Authors: Victor Appleton II
THE TOM SWIFT INVENTION ADVENTURES
BY VICTOR APPLETON II
This unauthorized tribute is based upon the original TOM SWIFT JR. characters.
As of this printing, copyright to The New TOM SWIFT Jr. Adventures is owned by SIMON & SCHUSTER
This edition privately printed by RUNABOUT © 2011
THE RED SIGNAL flashed on the remote control box of the Swifts’ private TV network. A blond youth of eighteen with deep-set blue eyes unhooked his long legs from the rungs of a stool and swung away from a drawing board to which was tacked the blueprint of a submarine. He flicked on the videophone.
"What’s up?" Tom Swift asked Kaye, Swift Enterprises’ Key West telecaster, as the man’s grim face settled into focus on the screen.
"Another Caribbean ship attack, Tom. It’s the ninth so far." Walking in front of some palm trees, the telecaster continued, "I’m at Marlin Bay, talking to survivors. I have bad news. A passenger freighter, the
has been sunk. Your chief engineer is among those missing!"
"He’s reported lost along with the captain and purser. The rest were picked up in lifeboats." Kaye passed the microphone to a stout man who was saying nervously, "—but I really don’t know what happened. Neither does anyone else on board. I was sitting on deck reading when—
—everyone blacked out! As I came to, the ship was sinking and I got into one of the lifeboats. A schooner picked us up."
"Did you hear any gunfire, any explosions before the blackout?" Kaye asked him.
"No. Nothing like that. Just a sort of buzzing noise, like you hear around those big electric transformer stations."
"Do you think the missing men might be in other boats that weren’t picked up?" Kaye questioned.
A Coast Guard officer stepped into view. He told Kaye that survivors of similar attacks on other vessels had also mentioned hearing an odd sound just before everyone had blacked out.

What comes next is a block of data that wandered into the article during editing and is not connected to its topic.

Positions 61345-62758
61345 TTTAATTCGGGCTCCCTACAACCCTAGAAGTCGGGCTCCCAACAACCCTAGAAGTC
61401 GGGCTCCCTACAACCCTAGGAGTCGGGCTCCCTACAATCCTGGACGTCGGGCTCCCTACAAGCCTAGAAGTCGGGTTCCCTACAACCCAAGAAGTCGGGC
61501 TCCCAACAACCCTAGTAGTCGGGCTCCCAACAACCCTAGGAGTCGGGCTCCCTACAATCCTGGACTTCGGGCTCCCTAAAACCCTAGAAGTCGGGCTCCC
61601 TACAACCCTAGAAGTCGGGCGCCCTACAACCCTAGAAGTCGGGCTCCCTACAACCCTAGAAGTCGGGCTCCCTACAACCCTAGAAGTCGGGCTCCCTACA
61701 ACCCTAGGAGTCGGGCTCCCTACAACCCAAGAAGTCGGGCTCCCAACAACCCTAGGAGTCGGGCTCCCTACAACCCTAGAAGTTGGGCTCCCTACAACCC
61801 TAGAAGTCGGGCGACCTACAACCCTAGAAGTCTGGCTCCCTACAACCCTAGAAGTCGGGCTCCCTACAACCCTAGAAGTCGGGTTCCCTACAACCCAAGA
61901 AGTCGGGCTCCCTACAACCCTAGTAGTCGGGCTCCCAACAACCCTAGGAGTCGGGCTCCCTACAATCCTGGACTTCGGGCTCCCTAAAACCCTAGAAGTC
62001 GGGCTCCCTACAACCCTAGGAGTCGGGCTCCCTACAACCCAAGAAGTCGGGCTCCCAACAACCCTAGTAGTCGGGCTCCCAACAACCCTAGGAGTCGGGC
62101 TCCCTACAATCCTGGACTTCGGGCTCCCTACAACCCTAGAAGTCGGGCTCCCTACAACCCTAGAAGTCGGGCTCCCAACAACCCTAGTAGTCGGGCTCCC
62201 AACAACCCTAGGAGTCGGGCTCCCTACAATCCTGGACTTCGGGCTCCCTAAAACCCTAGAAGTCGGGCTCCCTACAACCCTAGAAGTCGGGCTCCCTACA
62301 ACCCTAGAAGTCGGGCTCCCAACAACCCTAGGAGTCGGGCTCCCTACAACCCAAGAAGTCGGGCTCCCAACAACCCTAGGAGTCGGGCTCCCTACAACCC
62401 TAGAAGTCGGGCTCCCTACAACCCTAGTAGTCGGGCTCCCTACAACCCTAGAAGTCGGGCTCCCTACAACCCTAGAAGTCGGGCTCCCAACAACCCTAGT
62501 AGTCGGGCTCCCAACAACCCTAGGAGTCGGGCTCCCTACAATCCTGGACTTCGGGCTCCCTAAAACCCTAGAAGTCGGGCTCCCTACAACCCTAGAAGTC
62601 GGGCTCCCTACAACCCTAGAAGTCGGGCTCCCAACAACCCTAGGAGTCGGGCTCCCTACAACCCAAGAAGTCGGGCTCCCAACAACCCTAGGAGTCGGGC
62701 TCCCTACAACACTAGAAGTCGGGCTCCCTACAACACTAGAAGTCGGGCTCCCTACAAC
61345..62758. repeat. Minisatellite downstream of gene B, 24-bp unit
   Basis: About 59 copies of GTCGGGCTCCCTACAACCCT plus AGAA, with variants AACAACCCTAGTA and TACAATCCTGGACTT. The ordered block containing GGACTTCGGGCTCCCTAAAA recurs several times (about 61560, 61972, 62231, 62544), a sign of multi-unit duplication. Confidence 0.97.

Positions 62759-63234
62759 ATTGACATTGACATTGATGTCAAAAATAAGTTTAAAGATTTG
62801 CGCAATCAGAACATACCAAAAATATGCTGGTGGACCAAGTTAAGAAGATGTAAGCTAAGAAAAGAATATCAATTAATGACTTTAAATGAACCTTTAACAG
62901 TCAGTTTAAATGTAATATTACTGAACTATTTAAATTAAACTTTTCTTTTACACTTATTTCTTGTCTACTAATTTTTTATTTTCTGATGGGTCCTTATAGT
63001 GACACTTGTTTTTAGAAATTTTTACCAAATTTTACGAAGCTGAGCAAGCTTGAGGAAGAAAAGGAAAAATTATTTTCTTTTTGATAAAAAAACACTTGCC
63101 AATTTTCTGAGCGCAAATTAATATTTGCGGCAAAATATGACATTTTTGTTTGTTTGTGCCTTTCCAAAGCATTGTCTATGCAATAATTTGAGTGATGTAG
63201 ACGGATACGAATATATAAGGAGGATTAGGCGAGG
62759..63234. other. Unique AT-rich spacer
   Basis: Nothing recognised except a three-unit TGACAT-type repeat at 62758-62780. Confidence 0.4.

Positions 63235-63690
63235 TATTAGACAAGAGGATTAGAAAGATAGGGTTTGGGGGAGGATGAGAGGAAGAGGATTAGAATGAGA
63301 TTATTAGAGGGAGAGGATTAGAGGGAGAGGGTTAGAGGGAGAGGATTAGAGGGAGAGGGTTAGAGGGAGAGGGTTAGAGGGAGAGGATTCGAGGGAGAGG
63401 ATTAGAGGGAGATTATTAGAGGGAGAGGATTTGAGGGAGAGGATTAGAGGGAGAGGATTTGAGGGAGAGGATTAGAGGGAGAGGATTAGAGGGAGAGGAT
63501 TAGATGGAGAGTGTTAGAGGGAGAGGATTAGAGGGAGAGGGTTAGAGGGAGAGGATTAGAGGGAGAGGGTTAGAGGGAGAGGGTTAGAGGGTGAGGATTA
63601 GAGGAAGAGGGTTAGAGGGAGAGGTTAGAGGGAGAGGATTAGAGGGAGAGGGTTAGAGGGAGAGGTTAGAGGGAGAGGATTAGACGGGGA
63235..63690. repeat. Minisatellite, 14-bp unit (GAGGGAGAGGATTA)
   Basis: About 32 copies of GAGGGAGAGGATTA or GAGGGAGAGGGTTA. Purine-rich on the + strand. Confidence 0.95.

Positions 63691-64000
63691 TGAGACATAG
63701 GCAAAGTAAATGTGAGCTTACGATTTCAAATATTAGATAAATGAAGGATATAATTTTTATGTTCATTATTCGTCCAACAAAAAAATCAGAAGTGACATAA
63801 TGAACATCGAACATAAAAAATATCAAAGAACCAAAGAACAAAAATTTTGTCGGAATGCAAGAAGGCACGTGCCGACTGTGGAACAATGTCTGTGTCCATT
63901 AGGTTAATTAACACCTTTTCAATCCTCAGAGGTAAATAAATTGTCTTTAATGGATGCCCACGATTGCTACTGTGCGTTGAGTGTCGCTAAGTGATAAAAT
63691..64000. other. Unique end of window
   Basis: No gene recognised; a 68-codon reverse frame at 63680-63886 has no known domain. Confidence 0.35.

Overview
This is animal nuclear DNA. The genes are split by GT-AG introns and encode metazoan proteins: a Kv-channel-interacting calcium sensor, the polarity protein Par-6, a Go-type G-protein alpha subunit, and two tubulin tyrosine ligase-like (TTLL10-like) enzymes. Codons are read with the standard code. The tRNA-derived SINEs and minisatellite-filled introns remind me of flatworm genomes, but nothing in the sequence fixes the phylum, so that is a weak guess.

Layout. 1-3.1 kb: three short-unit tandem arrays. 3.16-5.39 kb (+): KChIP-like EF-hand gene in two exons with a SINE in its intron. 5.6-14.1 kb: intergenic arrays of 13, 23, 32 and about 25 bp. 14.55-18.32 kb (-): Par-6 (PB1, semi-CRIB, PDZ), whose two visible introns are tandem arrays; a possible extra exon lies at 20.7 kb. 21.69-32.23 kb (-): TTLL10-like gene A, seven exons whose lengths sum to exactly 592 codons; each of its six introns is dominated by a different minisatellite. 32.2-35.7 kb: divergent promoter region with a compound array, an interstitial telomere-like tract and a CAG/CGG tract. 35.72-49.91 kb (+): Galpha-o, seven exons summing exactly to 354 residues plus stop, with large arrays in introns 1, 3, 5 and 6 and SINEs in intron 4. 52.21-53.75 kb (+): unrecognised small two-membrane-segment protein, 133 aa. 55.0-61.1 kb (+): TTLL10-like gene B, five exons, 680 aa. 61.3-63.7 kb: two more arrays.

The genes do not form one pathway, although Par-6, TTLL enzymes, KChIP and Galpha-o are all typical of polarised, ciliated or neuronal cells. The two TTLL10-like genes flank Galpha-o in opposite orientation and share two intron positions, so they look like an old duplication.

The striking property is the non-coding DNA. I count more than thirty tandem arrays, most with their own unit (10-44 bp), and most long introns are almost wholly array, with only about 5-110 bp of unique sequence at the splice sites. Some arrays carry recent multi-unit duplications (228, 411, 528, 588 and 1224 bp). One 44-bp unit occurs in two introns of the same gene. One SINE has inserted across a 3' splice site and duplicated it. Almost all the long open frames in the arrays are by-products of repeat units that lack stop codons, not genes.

"In those attacks the robbers took various valuables before the passengers revived," the officer said. "But they didn’t sink the ships." The officer paused, looking off-camera. "I’ve just been told that the captain and purser have been located among the survivors. But no word on the other one."
"Thanks, Graham," Tom said to the video newscaster, his voice husky with emotion. "I’m signing off now." Switching off the videophone, Tom dashed out of the lab-office, which was annexed to the huge underground hangar that lay beneath Swift Enterprises’ private airfield. Reaching the aircraft runway above, he leapt onto one of the moving ridewalks that criss-crossed the four-mile-square facility and was whisked rapidly toward the office he shared with his father. His anxiety for Hank Sterling increased by the minute.
"The news will be a shock to Dad," Tom murmured worriedly. Hank Sterling’s late father had been Damon Swift’s closest friend for thirty years. They had worked and fought their way together through countless tight situations concerning Swift Enterprises and its numerous affiliates. In the several branches of Swift Enterprises throughout the country they had installed a private satellite-linked TV network, each videophone staffed by Swift employees who, like Graham Kaye, were broadcast professionals. Recently, John Sterling’s son Hank had become Enterprises’ chief of engineering, and a good friend to Tom. He and Tom had just returned from a dangerous trip to the Andes in Tom’s Flying Lab.
At this moment Tom’s usual smile of pride in his family’s accomplishments was absent. His thoughts were centered entirely on the terrible climax to Hank Sterling’s business cruise to the Dominican Republic in the Caribbean. Hank had intended to discuss some engineering concerns, regarding the licensed local manufacture of Swift aircraft, with the Dominican government in the relaxed, vacationlike environment of the cruise. That accomplished, he was now the latest victim of the strange attacks that had plagued not only the Caribbean, but the Gulf of Mexico and the Atlantic seaways off America’s southeastern coast.
Arriving at the multistory main administration building, Tom made for the office like a whirlwind. His mad dash was stopped by Munford Trent, the Swifts’ efficient secretary.
"Your father’s not here," he said. "I’ve been trying to reach him by televoc at the underground hangar but he doesn’t answer."